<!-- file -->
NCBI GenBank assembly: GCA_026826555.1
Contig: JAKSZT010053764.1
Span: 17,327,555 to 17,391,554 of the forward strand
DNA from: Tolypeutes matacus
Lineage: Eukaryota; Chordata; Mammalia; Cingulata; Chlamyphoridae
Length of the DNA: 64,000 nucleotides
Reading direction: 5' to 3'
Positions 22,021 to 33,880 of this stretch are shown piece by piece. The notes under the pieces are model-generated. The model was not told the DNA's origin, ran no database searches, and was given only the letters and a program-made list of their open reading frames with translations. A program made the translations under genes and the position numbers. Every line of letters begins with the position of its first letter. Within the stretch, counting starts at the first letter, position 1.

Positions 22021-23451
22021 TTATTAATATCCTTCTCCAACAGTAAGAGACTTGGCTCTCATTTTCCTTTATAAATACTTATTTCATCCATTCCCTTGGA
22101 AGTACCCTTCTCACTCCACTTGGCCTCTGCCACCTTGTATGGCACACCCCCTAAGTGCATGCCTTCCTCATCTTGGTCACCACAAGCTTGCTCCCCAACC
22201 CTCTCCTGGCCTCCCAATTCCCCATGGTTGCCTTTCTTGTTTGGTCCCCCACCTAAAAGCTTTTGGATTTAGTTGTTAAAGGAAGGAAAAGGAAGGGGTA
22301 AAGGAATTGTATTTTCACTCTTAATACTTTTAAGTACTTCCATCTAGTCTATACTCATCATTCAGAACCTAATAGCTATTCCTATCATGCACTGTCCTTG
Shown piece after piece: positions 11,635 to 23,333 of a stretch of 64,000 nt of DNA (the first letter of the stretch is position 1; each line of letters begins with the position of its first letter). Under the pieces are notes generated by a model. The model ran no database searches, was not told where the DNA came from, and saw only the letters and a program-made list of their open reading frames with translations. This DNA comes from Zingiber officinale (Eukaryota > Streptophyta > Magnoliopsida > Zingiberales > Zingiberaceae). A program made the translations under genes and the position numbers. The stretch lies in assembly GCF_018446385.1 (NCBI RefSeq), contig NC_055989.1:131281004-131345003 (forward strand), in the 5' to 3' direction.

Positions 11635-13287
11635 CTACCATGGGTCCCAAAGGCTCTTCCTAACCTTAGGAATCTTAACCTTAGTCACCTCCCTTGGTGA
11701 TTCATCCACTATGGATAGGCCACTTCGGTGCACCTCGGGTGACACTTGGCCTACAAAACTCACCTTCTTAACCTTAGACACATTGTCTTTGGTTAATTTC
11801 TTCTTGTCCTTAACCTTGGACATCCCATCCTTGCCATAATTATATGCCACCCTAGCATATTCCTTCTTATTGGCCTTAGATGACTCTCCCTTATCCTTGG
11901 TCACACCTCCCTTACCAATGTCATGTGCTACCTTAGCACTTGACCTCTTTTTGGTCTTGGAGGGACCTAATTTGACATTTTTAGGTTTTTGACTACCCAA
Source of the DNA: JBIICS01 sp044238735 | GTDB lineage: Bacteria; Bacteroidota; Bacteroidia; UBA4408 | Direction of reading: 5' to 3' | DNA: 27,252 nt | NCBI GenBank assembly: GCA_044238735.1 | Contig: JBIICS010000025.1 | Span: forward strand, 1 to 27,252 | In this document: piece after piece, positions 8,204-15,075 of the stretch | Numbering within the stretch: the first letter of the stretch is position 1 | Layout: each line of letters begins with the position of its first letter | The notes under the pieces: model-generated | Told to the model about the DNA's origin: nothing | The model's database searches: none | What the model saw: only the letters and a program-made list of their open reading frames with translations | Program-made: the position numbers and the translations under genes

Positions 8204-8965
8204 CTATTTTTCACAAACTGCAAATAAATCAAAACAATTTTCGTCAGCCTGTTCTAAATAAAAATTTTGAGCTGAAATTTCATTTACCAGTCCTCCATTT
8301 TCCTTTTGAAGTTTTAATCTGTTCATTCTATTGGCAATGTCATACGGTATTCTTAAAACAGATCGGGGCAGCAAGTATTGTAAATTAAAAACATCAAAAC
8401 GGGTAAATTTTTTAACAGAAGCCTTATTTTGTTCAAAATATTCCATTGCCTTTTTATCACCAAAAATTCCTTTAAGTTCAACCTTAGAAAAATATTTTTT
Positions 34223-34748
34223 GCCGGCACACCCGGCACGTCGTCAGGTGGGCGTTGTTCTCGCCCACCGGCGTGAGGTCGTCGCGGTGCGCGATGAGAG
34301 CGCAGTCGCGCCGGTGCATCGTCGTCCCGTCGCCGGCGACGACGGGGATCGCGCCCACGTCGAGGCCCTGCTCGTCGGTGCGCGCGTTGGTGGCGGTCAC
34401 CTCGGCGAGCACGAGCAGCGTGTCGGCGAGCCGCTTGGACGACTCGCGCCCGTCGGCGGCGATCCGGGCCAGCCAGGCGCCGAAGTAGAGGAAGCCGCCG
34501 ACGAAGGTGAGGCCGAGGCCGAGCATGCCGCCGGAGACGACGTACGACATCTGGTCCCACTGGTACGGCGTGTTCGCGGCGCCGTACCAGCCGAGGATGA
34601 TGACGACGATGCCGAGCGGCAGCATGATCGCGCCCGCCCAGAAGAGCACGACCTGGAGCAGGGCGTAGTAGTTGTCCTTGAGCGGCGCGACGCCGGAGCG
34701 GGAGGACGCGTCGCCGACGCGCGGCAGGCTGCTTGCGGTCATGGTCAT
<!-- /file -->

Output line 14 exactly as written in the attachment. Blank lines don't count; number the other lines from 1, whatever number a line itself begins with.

Shown piece after piece: positions 11,635 to 23,333 of a stretch of 64,000 nt of DNA (the first letter of the stretch is position 1; each line of letters begins with the position of its first letter). Under the pieces are notes generated by a model. The model ran no database searches, was not told where the DNA came from, and saw only the letters and a program-made list of their open reading frames with translations. This DNA comes from Zingiber officinale (Eukaryota > Streptophyta > Magnoliopsida > Zingiberales > Zingiberaceae). A program made the translations under genes and the position numbers. The stretch lies in assembly GCF_018446385.1 (NCBI RefSeq), contig NC_055989.1:131281004-131345003 (forward strand), in the 5' to 3' direction.